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A problem solved: Arabisms in Spanish

From:vardi <vardi@...>
Date:Wednesday, February 17, 1999, 18:21
John Cowan wrote:
>=20 > Pablo Flores wrote: >=20 > > Yes. Carlos commented this in another post, though I'm quite sure > > the phrase is not "inshallah"; but it certainly means "let Allah..." > > or something of the sort. In Spanish it's both an interjection > > and an adverb. >=20 > In a Web-based textbook I found the following: >=20 > # "Ojal=E1 (que)...", derived from an Arabic expression meaning > # "May Allah grant that..." , means "I hope" when followed > # by the present subjunctive. "Ojal=E1" can never be followed by > # the infinitive, but always takes subjunctive. It can be > # used either with or without the "que". >=20 > Maybe this will cue someone who knows a little Arabic....? >=20 >=20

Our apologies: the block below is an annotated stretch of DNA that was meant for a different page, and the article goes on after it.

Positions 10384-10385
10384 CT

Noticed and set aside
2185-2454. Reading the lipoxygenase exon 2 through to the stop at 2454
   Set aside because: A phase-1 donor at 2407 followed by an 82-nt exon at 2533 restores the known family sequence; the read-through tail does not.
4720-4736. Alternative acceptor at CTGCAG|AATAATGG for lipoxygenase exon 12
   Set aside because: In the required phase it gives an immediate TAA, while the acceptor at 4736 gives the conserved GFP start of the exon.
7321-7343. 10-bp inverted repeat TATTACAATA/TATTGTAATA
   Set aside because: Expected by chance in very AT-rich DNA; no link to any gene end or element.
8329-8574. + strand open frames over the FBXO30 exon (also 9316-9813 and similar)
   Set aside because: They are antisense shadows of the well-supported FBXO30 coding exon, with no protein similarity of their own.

Thanks John! Yeah, there is a root KH - W - L with the meaning grant, accord, concede. That's almost certainly it! The mystery is solved. The middle root letter is "w", a "hollow" letter in Arabic grammatical terms, falling out in many conjugations. So the fact that only the KH (in Spanish orthography - "j") and the L remain is quite understandable. My best Arabic dictionary ("Wehr and Cowan") doesn't give any such exhortative expression under the root, but that, of course, doesn't mean that one didn't exist at some stage. Never heard in Palestinian Arabic, though - in which there are many such expressions. As for Gustavo's comment that the Portuguese equivalent uses a "sh" (S) sound rather than KH, I guess we must now see that not as a more faithful rendition of the original Arabic, but rather as the assimilation of the expression into the (beautiful and gentle, IMHO) sound patterns typical of Portuguese. I'm very happy that our joint efforts helped us solve this one! Shaul Vardi